Multiple parties may claim an ownership interest in a piece of property. By filing an action to quiet title, the court determines who is the legal owner of the real estate.
When a person dies, the lender still has the right to be paid. So if no one assumes the decedent’s mortgage, the lender will foreclose on the home.
The decedent may have knowingly or unknowingly been encroaching on a neighbor’s property. Once the neighbor discovers this fact, they may wish to determine the legal property line.
Common Law Spouse and its Relation to Estate Litigation
Texas is one of the few states that recognize common-law marriage. If the common law marriage is valid, then the common-law spouse will have the same rights as if they were legally married to the individual. Marital status plays a key role in determining the division of property after an individual’s death. In some cases, if a common-law spouse dies, the living spouse may be able to claim inheritance or even a family allowance.
What is Common Law Marriage in Texas?
A common law marriage is a union between two consenting adults who do not go through the formalities of obtaining a marriage license or having a formal ceremony.
In Texas, a common-law marriage exists when the couple:
- Has a present agreement to be married
- Is living together in Texas as husband and wife after the agreement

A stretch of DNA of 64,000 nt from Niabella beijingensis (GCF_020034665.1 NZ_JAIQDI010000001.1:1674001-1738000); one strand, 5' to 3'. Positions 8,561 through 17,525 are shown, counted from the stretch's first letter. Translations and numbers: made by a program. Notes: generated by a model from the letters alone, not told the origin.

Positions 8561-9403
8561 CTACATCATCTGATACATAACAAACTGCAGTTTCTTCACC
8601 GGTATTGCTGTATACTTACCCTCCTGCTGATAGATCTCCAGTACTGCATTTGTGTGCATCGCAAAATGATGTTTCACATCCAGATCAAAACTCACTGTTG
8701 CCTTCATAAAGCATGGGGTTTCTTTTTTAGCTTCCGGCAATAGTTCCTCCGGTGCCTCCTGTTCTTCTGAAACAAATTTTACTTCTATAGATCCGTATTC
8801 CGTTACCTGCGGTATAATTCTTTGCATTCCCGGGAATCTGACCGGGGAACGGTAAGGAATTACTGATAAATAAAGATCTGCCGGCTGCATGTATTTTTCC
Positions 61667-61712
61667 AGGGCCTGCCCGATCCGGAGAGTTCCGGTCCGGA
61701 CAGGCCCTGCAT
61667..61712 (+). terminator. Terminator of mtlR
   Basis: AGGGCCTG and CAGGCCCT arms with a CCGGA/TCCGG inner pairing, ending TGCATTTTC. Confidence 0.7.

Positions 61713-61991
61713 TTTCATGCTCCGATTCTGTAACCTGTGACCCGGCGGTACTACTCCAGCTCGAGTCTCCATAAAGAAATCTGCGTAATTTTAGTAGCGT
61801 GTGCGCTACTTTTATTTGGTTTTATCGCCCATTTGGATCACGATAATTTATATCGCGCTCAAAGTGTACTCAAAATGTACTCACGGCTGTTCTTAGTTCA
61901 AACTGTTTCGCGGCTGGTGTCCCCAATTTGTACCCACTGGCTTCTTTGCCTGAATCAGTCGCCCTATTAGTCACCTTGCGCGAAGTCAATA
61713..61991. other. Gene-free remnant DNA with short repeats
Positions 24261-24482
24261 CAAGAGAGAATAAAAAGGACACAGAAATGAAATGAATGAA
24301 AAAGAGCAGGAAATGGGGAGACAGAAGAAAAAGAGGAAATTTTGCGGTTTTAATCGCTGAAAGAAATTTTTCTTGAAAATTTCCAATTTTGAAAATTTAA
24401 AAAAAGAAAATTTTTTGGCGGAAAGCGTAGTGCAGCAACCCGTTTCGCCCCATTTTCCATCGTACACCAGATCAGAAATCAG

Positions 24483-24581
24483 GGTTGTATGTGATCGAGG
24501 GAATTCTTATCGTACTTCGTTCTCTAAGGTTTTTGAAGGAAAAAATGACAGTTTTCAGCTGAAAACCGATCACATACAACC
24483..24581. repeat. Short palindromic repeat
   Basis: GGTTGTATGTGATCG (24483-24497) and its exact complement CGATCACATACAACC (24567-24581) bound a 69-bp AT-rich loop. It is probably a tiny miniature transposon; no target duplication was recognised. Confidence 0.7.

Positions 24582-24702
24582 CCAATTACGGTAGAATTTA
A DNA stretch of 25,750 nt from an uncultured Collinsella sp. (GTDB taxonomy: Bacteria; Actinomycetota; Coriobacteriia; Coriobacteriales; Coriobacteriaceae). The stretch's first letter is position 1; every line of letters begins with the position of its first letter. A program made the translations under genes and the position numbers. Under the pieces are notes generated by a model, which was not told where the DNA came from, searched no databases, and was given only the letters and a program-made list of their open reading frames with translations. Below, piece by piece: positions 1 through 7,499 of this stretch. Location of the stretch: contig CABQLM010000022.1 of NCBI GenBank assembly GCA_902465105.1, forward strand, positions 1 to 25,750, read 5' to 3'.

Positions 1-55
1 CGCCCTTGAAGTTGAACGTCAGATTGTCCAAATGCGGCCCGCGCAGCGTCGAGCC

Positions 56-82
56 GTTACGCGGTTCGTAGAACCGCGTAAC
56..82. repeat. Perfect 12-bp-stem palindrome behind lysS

- Has represented to others that they are married
For a common-law marriage to exist, an individual must have the capacity to enter into the marriage. This means that both parties must be at least 18 years old and not currently married to another individual.
What Is Trust Litigation?
Trust litigation encompasses any dispute over a trust and is brought between beneficiaries and trustees. Some examples of legal disputes that give rise to trust litigation include:
- Allegations that the grantor—the person who created the trust—lacked the mental capacity to create the trust;
- The beneficiary believes they are not getting the appropriate amount of trust assets; and
- The trustee is breaching their fiduciary duty in some way (e.g., excessive compensation, mismanaging trust assets, co-mingling funds, self-dealing, etc.).
At The Law Offices of Kyle Robbins, PLLC, we have experience representing beneficiaries in pursuing claims. We also represent trustees in defending their trust-related actions.
Frequently Asked Questions About Estate Litigation
What Kind of Estate Issues Can You Litigate?
Estate litigation encompasses a variety of disputes. For example, you can litigate anything from challenging the validity of the decedent’s will to questioning the executor’s actions to the amount of estate taxes you have to pay.
Who Can File a Claim Against the Estate?
Anyone with a potential right or interest in the estate or the decedent’s trust can commence estate litigation. This includes someone who has evidence showing that they were improperly excluded from the decedent’s will or trust.
How Long Do You Have to Bring a Claim?
If you are challenging the will, you have two years from the date the will is admitted to probate to file a claim.
How Much Does It Cost to Hire an Estate Litigation Attorney?
Attorney’s fees depend on different factors such as the complexity of the case, the size of the estate, what assets are involved, and court fees. Give us a call or reach out to us online to discuss this further.